Friday, March 18, 2016

Economic Development

Lincoln County EDC Article for Limon Leader/Eastern Colorado Plainsman

Today’s topic:  Reducing infrastructure cost barriers to the economic development process.  What does this topic really address?  Simply put:  if a new business would like to expand or locate to a particular area, say in Lincoln County, one of the leading barriers to making their location feasible is the cost of utilities, streets, and access with automobile, rail, and pedestrian traffic.  Oftentimes this set of costs that we refer to as infrastructure, can amount to as much as 40 percent of the overall costs of setting up the new location.  The current costs of materials such as fiber Internet line, underground PVC piping for water and sewer, roadbed and asphalt material, and concrete for the curb and sidewalk portions are significantly higher than they were just 15 years ago.  These costs have increasingly become a bigger and bigger obstacle to the process of economic development.

What can our local county and its municipalities do to lower infrastructure costs?  Where none of us can reduce the actual costs of what I mentioned, there are some tools in today’s economic development realm that can help pay for the upfront costs that can be recovered over a 15 to 25 year timeline following the implementation of the improvements, providing there are active commercial participants in the improved area.  In short, a portion of the increased tax revenues experienced by increased property valuation and greater sales tax collections can go to retire the fronted costs for infrastructure if set up properly.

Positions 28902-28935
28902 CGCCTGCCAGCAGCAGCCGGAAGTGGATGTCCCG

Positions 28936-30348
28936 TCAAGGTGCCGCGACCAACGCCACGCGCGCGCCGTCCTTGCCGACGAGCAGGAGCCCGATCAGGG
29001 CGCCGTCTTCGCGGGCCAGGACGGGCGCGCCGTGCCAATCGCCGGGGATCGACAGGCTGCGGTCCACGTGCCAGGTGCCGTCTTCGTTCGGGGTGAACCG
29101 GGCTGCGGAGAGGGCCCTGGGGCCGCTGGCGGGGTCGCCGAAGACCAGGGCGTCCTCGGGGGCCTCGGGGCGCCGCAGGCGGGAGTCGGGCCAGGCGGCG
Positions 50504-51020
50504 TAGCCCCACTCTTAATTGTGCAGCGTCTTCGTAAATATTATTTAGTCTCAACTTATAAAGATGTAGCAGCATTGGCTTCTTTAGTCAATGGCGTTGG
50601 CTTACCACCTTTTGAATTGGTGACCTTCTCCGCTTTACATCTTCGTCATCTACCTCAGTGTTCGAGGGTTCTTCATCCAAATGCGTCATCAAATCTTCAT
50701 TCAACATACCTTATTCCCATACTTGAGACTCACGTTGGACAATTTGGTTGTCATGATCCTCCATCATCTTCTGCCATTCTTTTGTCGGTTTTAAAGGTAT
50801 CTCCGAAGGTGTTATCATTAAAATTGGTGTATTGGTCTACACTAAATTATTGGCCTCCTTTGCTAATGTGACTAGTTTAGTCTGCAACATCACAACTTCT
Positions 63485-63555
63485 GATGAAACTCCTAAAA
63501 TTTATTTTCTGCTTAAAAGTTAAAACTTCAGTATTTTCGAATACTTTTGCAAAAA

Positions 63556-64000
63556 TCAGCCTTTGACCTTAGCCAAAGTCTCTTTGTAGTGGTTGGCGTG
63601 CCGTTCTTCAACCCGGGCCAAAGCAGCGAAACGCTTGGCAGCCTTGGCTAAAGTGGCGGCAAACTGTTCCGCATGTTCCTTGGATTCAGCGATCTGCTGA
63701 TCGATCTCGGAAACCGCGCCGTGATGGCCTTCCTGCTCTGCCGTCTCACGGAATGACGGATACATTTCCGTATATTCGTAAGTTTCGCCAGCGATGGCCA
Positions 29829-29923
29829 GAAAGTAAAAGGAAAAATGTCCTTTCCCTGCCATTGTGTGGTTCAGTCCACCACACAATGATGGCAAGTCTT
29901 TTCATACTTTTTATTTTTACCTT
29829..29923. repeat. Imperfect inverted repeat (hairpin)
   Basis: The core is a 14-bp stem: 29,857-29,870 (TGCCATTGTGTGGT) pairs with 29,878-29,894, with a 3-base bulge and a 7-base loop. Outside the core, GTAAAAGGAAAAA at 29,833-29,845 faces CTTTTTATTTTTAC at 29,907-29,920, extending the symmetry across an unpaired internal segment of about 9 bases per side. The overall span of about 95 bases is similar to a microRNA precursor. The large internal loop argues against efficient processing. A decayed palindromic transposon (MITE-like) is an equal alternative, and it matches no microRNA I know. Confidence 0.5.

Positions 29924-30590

To highlight one particular mechanism that can pay back fronted costs, let’s take a brief look at Tax Increment Financing, or TIF.   This set up requires a vote of the citizens where the TIF is being created, and must be managed by an Urban Renewal Authority, or a Downtown Development Authority that is created by the municipality.  That authority then has representation from almost every other government and district entity affected by the TIF.  Finally, the TIF district must address blight mitigation as its leading purpose in the economic development effort.  With all that being said, utilizing tax mechanisms such as TIF are only the product of a great deal of planning and consensus of an entire community. 

There are other mechanisms such as General Improvement Districts, and Special Improvement Districts that accomplish similar outcomes, but follow unique guidelines and pathways for their adoption and execution.  Rest assured that our office is exploring all tools such as these to help lower those pesky infrastructure costs!  Thanks for tuning in.

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